Andrew Lloyd Webber's CATS, the most famous musical of all time, first exploded onto the West End stage in 1981. 'Memory', one of its many classic songs, became an instant worldwide hit. ... See full summary »
Count de Chagnie has discovered Christine's singing talent on a market place and sent her to his friend Carriere, the director of the Parisian opera. However just when she arrives ... See full summary »
A comedy musical stage version of the Phantom of the Opera, filmed live on-stage during a performance in Florida. Young Christine Daae were on the beach when she heard her father speaking ... See full summary »
Darin De Paul,
Having relocated to a vivacious amusement resort in Coney Island, The Phantom of the Paris Opera House uses a pseudonym to invite renowned soprano Christine Daaé to perform. She and her ... See full summary »
In 1986, Andrew Lloyd Webber's The Phantom of the Opera arrived on the West End stage at Her Majesty's Theatre. Fast forward 25 years and Phantom has achieved global success, millions of viewers, a film adaptation in 2004 and a musical sequel. Now viewers have the chance to experience this phenomenal show right from their own screens. Filmed at the Royal Albert Hall, this stunning performance brings the show to a bigger stage and celebrates its role as one of the biggest shows in theatre history, with speeches, performances and appearances by the original cast and some of the show's most notable Phantoms, including John Owen-Jones and Colm Wilkinson. Starring Ramin Karimloo and Sierra Boggess, Phantom tells the story of a deformed musical genius who lives in the catacombs of the Paris Opera House. Shunned by society, the Phantom seeks revenge in cruel and often violent acts. The Phantom is in love with chorus girl Christine Daaé and has been secretly training her to replace La ... Written by
The concert featured parts which would be used in the 25th Anniversary UK Tour of Phantom of the Opera, including the new chandelier, no appearance of the mirror bride in "Music of the Night" and Christine's masquerade dress not having puffy sleeves. See more »
When Christine takes the Phantom's mask off the morning after fainting her mouth moves as if she's screaming but you can't anything. She's also heard yelping as she falls with the mask but her mouth doesn't move. See more »
I love her! Does that mean nothing? I love her. Show some compassion!
The world showed no compassion to me!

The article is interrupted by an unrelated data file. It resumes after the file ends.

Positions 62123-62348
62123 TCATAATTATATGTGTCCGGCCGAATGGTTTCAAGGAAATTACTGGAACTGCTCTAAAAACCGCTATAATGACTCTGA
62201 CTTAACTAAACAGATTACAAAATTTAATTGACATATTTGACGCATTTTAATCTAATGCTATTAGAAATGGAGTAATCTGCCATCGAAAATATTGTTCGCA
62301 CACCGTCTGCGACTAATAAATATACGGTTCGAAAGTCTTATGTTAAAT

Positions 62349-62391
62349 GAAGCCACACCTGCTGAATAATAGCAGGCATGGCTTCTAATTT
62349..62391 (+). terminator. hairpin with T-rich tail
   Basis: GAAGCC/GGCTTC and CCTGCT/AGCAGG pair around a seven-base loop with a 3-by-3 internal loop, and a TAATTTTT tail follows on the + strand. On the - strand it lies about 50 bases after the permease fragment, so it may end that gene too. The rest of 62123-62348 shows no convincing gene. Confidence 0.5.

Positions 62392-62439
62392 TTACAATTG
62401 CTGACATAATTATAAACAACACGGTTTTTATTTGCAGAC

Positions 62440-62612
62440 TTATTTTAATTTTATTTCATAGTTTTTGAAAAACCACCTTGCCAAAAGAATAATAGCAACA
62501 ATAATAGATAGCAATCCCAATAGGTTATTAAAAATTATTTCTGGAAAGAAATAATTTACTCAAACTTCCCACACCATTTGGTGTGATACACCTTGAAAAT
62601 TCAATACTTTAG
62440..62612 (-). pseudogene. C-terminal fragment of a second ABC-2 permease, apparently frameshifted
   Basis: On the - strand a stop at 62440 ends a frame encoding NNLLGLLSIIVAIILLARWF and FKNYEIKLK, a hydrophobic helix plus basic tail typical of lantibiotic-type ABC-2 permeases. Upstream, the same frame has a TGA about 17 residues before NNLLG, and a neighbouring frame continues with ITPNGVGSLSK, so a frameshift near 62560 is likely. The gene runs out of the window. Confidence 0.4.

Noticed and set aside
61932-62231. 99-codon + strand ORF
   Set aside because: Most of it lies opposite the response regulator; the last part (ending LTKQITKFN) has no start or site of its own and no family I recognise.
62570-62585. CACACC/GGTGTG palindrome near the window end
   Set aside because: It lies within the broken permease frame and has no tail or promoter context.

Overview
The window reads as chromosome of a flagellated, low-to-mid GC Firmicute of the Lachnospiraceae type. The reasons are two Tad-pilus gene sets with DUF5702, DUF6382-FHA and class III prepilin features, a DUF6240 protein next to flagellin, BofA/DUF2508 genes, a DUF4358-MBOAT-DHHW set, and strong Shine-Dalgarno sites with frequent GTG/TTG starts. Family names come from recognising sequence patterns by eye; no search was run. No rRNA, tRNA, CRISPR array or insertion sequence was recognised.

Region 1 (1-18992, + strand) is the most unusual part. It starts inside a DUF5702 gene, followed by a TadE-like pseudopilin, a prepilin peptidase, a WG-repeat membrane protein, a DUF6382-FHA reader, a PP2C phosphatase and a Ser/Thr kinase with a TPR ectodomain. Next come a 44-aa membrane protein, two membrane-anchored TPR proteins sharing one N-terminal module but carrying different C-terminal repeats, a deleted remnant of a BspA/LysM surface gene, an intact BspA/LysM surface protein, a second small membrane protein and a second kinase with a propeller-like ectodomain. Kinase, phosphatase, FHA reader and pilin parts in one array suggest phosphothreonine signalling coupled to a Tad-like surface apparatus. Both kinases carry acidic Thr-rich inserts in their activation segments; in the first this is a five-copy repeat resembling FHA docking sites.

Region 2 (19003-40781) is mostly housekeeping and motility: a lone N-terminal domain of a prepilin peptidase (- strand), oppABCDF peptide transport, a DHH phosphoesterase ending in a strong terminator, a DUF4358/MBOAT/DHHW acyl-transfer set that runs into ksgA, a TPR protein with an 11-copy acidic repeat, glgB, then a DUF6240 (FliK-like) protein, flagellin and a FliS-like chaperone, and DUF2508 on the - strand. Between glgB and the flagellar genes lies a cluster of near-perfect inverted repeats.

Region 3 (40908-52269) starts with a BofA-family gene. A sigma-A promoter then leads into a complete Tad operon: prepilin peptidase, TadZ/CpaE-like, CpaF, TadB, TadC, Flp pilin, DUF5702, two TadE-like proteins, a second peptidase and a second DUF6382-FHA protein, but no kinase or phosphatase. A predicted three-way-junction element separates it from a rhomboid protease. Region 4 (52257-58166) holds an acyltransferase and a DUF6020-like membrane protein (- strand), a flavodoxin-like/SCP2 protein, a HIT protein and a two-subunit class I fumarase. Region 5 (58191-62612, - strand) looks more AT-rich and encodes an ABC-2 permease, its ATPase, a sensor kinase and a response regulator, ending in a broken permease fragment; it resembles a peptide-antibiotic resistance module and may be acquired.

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Everything you can possibly want for a musical production, and more
The Phantom of the Opera is one of my personal favourites, and for me easily Andrew Lloyd Webber's best musical(though I do have a soft spot for Joseph). Anybody who loves The Phantom of the Opera will fall in love with this Royal Albert Hall performance, and while I didn't hate the 2004 film as much as others did this performance is a huge improvement. The costumes and sets are sumptuous and exquisite to look at. The camera work allows you to admire the production design and does so unobtrusively, often it has a very cinematic look which I loved without feeling overblown. The sound is resonant and clear, giving the feeling that you are actually there at the ROH watching it live. The orchestra give the score the powerful sweep it should have, a great thing in itself as it is one of those musicals where every song works. The chorus enunciate clearly and have a vibrant and carefully-blended sound. The stage direction is hugely compelling all the way, you are thrilled, terrified and moved to tears throughout and you do empathise with the characters and are fully engaged in Phantom and Christine's love-hate relationship. Nothing feels overdone or stillborn, you do miss the falling chandelier set-piece but at the same time you can understand considering the venue why it wasn't done. The singing is fantastic, embracing the somewhat exposed- from my experience having performed at ROH with various choruses at 3 Christmas concerts, one concert as a guest choir and 2 prom performances- acoustic.
Ramin Karimloo is an incredibly powerful Phantom, imposing in stature, somewhat scary, somewhat seductive and very affecting, and he has a gorgeous voice, one of the most beautiful of anybody in the role in my opinion. His make-up is genuinely hideous, and Music of the Night is really heartfelt. Sierra Boggess' Christine is alluring, charming and her stage presence is as moving as Karimloo's. Her soprano voice is bright and lyrical with no breathy sound(despite some of her breathing having a gasping quality), and I personally prefer her high notes to Sarah Brightman's finding them much clearer. Wishing You Were Somehow Here Again had me weeping buckets. Raoul is I agree more abrasive than usual, but Hadley Fraser still sings beautifully- especially in All I Ask of You- and doesn't forget to act. All the supporting roles are filled solidly, but I want to really credit Kiera Duffy, she is every bit the Prima-Donna diva Carlotta ought to be but displays also a sympathetic and vulnerable side that I have rarely if ever seen from past Carlottas, most of which are basically caricatures. We are also given the bonus of having the likes of Sarah Brightman, John Owen Jones, Anthony Warlow and Colm Wilkinson performing, Michael Crawford doesn't sing but it was still a pleasure to see him. I was less taken by Peter Joback, it is a rather a lightweight sound and sounds rather nasal, a sound that is not very easy to warm to. But he isn't enough to bring down the performance in any way because everything else is so good. The appearance also of Andrew Lloyd Webber himself was also very touching. In conclusion, amazing, if you love The Phantom of the Opera this is everything you could possibly want and more.
10/10 Bethany Cox
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